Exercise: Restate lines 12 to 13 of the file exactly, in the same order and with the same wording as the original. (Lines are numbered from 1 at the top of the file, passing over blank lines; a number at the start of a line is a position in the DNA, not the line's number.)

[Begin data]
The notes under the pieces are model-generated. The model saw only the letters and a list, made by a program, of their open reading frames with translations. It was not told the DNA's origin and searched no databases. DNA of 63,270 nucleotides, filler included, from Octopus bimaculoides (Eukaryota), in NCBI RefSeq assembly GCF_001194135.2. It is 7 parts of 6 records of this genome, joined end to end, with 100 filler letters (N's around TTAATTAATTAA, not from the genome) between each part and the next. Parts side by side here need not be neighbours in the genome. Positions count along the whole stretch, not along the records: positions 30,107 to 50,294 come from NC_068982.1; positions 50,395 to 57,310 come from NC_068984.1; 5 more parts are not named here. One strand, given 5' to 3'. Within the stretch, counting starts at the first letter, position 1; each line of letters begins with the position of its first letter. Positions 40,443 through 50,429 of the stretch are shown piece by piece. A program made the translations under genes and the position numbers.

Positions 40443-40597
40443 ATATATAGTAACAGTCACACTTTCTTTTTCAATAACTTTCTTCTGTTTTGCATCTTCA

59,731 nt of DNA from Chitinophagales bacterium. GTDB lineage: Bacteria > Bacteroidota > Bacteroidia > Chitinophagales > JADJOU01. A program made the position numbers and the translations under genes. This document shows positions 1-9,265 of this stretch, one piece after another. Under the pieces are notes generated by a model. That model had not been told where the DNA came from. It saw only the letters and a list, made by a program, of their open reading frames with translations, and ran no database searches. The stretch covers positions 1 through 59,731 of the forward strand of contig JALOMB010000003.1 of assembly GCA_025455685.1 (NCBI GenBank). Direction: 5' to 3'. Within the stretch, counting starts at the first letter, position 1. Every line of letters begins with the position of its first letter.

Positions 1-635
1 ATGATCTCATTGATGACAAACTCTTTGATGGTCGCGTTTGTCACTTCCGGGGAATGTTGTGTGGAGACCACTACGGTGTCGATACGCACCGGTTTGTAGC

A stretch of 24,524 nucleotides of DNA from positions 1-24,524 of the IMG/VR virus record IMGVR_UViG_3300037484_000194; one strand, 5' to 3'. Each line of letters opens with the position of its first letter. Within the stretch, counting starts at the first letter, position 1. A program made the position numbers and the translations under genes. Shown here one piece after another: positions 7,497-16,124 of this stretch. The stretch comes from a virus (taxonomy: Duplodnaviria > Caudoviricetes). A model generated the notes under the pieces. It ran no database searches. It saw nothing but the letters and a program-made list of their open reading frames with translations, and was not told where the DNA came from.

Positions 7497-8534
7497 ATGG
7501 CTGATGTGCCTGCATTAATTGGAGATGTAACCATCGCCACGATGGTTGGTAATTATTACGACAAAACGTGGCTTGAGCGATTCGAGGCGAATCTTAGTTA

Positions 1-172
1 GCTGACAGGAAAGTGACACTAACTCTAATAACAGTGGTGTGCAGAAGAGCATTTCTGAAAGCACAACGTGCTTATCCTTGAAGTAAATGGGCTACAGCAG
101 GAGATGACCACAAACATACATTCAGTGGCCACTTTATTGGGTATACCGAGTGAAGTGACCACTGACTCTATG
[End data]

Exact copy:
1 GCTGACAGGAAAGTGACACTAACTCTAATAACAGTGGTGTGCAGAAGAGCATTTCTGAAAGCACAACGTGCTTATCCTTGAAGTAAATGGGCTACAGCAG
101 GAGATGACCACAAACATACATTCAGTGGCCACTTTATTGGGTATACCGAGTGAAGTGACCACTGACTCTATG